Post written by Chelsea Andres.
I never fasted until my 30s. Granted, I was busy with child rearing and feeding in my 20s. In college, it seemed an unimaginable step toward holiness. Now wait, I take that back… I tried fasting from food with friends in high school once during a youth group retreat. A few of us were eager to seek the Lord in a fresh way and, honestly, we wanted to do something extreme. As I remember it, the adults in charge put a stop to it after a few hours because they didn’t want to be responsible for us having any negative reactions to the adventure. It was really discouraging, actually. The flame of our young faith was snuffed, albeit unintentionally, without much explanation. “You’re too young, “ they said. “It’s not good for you,” they said. “You don’t understand what you’re doing.”
This was a missed moment for teaching and encouragement. When Paul wrote to Timothy, “Let no one despise you for your youth” (1 Tim 4:12), he was getting at an important idea, that faith–no matter how young–is still faith, should be encouraged, and can uplift the church body.
So when you think of fasting, do kids come to mind? Teenagers? Some, like my old youth leaders, would say no because kids can’t understand and shouldn’t give up food. Fasting, as we are learning as a church, is not just about food and deprivation. Fasting is about seeing our need for help in weakness and seeking Him who is our only true help. Fasting is about rejecting what distracts, putting it aside, for the sake of clearer focus on Jesus. Fasting is also about remembering all that Jesus gave up–for us and his glory. I think we can all agree these are beautiful lessons for the young among us to learn.
When talking about fasting with kids–your own or family members or students or young friends–always start with Jesus. He is our “why.” As God, Jesus put aside glory and supreme comfort and “humbled himself by becoming obedient to the point of death” (Phil 2:8). Jesus is our example in all things and “preeminent” (Colossians 1:15-20). We follow him in sacrifice by fasting: giving up a comfort in honor of him and practicing going to him when uncomfortable or weak.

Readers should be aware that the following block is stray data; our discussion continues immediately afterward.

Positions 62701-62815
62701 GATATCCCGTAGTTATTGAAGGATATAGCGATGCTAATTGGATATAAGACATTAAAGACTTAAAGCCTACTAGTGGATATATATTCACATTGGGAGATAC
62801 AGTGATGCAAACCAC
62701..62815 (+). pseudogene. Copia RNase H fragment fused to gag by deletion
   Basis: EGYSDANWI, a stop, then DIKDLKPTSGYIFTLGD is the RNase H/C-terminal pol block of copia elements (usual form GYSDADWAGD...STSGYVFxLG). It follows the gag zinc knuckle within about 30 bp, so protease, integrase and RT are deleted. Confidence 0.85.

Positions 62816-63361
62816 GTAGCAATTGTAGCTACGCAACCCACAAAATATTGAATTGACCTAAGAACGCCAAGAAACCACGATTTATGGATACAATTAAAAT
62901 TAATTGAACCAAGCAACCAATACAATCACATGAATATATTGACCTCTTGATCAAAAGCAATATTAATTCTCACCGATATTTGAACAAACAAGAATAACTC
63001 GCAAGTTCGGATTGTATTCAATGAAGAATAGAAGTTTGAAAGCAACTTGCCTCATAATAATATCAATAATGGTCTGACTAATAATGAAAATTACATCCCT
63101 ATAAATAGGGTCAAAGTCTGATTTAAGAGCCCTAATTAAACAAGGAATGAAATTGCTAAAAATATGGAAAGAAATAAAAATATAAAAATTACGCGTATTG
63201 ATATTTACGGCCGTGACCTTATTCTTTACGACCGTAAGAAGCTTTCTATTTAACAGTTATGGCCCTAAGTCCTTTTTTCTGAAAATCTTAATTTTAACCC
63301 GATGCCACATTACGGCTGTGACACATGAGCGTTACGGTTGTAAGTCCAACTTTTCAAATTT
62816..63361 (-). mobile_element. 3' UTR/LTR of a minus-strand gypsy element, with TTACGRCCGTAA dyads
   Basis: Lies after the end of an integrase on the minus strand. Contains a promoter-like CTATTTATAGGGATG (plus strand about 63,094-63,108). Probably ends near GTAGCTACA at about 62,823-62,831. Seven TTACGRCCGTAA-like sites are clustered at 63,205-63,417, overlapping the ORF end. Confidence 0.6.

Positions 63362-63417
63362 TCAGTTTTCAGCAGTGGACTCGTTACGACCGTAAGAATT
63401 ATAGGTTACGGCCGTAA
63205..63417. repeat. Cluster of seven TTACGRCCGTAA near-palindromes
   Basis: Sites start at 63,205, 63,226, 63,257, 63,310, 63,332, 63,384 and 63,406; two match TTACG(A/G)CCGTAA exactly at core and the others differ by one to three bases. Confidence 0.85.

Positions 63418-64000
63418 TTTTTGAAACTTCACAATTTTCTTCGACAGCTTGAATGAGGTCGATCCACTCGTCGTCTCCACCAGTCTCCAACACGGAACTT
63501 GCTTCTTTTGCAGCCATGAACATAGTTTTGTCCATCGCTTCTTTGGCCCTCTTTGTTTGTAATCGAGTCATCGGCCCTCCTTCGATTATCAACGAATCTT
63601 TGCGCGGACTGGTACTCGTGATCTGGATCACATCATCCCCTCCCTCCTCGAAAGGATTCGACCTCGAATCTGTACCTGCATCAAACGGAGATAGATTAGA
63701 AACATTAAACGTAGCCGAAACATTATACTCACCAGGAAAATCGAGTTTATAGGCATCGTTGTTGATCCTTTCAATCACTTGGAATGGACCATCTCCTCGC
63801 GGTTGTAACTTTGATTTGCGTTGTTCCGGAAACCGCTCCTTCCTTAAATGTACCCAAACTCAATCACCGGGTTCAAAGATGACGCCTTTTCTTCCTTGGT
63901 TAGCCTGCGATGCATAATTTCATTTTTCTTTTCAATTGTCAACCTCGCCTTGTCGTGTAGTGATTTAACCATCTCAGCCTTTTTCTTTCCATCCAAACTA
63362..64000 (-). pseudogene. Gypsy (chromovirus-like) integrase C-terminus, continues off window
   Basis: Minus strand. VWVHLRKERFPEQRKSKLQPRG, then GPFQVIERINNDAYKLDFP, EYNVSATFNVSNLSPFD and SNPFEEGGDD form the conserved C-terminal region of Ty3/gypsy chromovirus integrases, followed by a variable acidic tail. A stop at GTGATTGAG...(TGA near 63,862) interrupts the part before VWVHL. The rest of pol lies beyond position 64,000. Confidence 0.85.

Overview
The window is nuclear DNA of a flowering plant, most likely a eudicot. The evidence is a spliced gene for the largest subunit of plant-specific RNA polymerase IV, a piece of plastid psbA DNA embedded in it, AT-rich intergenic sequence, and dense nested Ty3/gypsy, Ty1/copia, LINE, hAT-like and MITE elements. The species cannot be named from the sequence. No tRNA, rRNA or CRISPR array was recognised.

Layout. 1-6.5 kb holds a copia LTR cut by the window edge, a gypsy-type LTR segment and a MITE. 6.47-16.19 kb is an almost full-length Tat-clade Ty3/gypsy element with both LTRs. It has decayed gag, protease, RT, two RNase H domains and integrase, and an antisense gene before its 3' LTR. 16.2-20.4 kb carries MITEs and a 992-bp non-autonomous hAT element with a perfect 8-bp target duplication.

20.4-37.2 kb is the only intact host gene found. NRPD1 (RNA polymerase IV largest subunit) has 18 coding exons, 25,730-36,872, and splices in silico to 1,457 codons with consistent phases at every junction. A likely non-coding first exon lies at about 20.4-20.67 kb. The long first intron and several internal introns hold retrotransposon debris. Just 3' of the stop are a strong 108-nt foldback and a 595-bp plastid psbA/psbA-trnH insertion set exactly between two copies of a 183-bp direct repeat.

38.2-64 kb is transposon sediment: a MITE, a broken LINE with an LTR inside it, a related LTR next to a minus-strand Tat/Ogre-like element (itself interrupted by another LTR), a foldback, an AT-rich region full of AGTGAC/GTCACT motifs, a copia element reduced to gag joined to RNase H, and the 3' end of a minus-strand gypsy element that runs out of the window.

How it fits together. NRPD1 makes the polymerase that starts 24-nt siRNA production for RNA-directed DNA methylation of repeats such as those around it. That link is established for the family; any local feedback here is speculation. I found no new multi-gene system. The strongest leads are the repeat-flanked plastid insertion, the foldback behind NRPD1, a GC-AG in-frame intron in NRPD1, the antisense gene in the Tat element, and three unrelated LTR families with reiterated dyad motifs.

Jesus also fasted as a man, 40 days in the desert! He also was heavily dependent on prayer to the Father while on Earth, which goes directly with fasting. If Jesus did these things, we can and should do these things and call young people to them, too.
What can kids–little or big–fast from? Why not ask them? Kids are smart and know what they love. If it is their idea, it will be more exciting for them and more likely to make an impact. Otherwise, here are some ideas:
- T.V. and/or movies
- Video games
- Social Media
- Sleeping In
The idea is helping them see how often they turn to these things of comfort and that they can give them up for a time. This time could be filled with special family fun, times of prayer and singing, or picking up a different hobby, reaching out to a hurting friend, writing a card to someone who is sick. Encouraging them in this way will build up their tender faith as well as the church body. Discipling the young brings joy to the older and makes for stronger future faith. As you plan for your own fasting, consider the kids in your life. They’re not too young to follow Jesus.